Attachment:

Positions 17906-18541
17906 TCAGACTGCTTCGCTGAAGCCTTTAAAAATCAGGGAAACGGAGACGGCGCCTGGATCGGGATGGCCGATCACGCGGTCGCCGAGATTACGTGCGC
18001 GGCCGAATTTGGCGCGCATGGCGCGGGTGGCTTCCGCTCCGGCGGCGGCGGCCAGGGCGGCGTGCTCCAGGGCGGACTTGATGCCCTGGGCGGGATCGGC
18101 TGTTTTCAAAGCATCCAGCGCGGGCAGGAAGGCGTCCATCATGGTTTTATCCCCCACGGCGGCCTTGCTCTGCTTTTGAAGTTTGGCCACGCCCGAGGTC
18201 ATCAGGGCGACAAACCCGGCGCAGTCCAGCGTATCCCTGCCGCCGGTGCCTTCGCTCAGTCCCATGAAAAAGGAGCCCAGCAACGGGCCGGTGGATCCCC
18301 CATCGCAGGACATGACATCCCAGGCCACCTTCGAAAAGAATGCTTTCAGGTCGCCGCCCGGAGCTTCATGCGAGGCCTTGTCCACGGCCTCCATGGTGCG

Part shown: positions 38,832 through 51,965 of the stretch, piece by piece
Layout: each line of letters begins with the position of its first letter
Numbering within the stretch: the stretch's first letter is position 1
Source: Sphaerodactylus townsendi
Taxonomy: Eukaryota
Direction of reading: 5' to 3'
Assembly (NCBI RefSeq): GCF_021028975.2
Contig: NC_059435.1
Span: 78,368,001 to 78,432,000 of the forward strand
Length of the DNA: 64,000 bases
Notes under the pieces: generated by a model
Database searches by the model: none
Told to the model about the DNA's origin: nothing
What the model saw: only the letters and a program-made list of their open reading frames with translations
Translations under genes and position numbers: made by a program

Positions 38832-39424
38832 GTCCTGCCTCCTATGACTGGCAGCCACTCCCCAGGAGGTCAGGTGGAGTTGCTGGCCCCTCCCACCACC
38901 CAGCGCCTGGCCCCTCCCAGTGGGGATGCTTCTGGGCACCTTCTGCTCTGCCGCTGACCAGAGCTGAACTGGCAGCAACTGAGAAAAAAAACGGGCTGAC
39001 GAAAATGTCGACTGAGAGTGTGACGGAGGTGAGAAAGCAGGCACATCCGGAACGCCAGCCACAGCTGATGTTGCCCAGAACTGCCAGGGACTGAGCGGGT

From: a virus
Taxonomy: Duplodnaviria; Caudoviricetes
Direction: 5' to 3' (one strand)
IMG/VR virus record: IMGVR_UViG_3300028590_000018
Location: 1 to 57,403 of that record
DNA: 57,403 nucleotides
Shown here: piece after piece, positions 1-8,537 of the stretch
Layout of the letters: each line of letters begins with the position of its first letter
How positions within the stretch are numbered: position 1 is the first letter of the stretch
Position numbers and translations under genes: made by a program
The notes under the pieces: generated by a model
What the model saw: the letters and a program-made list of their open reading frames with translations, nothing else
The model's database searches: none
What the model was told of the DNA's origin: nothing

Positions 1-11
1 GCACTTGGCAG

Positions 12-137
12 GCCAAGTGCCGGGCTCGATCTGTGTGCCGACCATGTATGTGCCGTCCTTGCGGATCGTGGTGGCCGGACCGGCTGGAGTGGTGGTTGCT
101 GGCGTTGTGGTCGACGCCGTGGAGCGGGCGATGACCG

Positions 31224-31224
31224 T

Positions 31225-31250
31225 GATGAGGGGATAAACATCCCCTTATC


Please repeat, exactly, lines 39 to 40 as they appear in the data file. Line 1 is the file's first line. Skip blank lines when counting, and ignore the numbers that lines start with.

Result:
What the model was told of the DNA's origin: nothing

Positions 1-11